After spending close to a month touring Peru, Bob and I returned to the capital city of Lima and spent our last day of vacation touring the city’s old quarter before flying back to Canada.
Having checked into our hotel in the district of Miraflores, one of the suburbs of Lima, we then made our way by taxi to the historical central area of Lima. It was there, in this now bustling Colonial core, that Spanish conquistador Francisco Pizarro founded Lima on January 18, 1535. Pizarro named it la Ciudad de los Reyes, or “the City of Kings”.
Today, Pizarro’s Colonial central core of Lima still exists, but very few of his original buildings have survived the severe earthquakes that have shaken this city since his time.
As Bob took this picture of me standing on the edge of the Plaza Mayor (main Square) in Lima, the vehicular and pedestrian traffic moved constantly around us. Behind me, with the Peruvian flag flying from its roof, is the Presidential Palace (Palace of Pizarro) .
Bob and I were very surprised to learn that, over the past 300 years, Peru’s wealthy and powerful rulers have worked very hard to make sure that Lima became a South American “Paris”. During that time, Lima’s urban planners, like those in Paris, brought about the building of endless palaces, gardens, churches, and Romanized civic buildings. We were blown away when we looked upon the baroque façade of Iglesia de la Merced with its ornate columns wrapped in carefully-carved grapevines. It was amazing!
When Francisco Pizarro founded Lima in 1535, the first building he built was Casa de Pizarro (Pizarro’s Castle), seen here. Unfortunately, Pizarro decided to build his Casa right on top of the former Inca ruler’s palace. Over time, Pizarro’s castle became the central point from which the Spanish Empire enjoyed its 282 year rule of South America. But even for all its supposed might, not much of Pizarro’s original castle remains today. That reality is due to the natural destruction caused by earthquakes over the years.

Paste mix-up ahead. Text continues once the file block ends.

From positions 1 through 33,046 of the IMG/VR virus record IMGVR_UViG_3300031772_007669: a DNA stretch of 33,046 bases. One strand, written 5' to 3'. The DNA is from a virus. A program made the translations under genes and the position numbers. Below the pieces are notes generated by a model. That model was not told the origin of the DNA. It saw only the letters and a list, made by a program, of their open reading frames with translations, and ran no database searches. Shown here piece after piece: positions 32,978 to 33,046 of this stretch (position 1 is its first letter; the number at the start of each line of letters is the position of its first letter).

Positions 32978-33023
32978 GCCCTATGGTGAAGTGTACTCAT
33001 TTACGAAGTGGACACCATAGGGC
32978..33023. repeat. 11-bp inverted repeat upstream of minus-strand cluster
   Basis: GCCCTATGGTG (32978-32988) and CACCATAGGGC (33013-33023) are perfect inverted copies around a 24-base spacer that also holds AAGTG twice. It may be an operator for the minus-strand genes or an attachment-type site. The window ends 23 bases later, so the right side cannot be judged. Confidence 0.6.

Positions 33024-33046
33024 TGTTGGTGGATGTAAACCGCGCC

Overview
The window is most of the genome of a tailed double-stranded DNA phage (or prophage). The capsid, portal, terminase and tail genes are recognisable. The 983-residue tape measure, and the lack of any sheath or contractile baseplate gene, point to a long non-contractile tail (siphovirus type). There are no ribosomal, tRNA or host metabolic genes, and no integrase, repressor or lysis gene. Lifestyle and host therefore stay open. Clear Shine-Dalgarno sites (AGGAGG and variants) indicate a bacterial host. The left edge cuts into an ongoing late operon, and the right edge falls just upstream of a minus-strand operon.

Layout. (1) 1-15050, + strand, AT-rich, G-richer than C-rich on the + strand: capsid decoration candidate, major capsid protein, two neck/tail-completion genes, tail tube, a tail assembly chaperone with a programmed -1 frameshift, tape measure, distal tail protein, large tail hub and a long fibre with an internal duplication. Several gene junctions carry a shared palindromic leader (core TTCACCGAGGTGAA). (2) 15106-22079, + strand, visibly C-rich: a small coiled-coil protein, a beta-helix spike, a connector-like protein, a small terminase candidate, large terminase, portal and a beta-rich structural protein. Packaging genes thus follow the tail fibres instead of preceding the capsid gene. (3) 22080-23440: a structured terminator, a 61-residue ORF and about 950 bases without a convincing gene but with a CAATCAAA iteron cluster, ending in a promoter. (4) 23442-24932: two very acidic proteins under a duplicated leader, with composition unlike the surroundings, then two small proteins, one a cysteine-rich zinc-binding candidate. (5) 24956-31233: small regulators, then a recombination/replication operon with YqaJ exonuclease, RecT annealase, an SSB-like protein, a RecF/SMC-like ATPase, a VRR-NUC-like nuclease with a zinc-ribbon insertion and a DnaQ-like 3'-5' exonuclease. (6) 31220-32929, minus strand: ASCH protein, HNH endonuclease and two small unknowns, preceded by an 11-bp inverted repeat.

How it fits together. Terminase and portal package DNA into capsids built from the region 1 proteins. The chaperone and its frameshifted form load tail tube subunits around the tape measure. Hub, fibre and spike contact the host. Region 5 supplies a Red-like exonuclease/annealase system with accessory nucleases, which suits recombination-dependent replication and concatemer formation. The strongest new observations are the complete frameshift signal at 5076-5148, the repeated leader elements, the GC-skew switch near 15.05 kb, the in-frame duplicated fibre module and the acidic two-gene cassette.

As Bob and I walked about the Square and took in the view of Pizarro’s castle, it was interesting to consider that this building was built here by chance. In fact, Pizarro had thought about building this palace in different locations in Peru, but in the end, he chose Lima because it had good access to the Pacific Ocean and gave him a safe means to load and transport all the gold and silver that he and his men took from the Inca in the sacking and destruction of their Empire. Today, Pizarro’s former castle is now the official residence of the Peruvian president. It is also now fittingly the central seat of the democratically-elected government of Peru.
From the south corner of the Presidential Palace, a peaceful urban setting spread before us: a mixture of people carrying musical instruments, mothers pushing strollers, and businessmen on cellphones – in general, life moving ahead. After taking this picture, we crossed the street and spoke with one of the Palace guards, only to learn that tours of the building take place everyday for those interested. With time running short, we opted to continue our walking tour of the streets and walkways of the district.
We made our way across the square from the Presidential Palace to this beautiful yellow building, which is the Palacio Municipal (City Hall). Once again, this building is not the original City Hall of 1535; the original finally succumbed to destruction by the numerous earthquakes. This present day building was built in 1939. I really appreciate the work that went into the intricately-carved wooden screens on these balconies. They certainly grace the exterior of the building.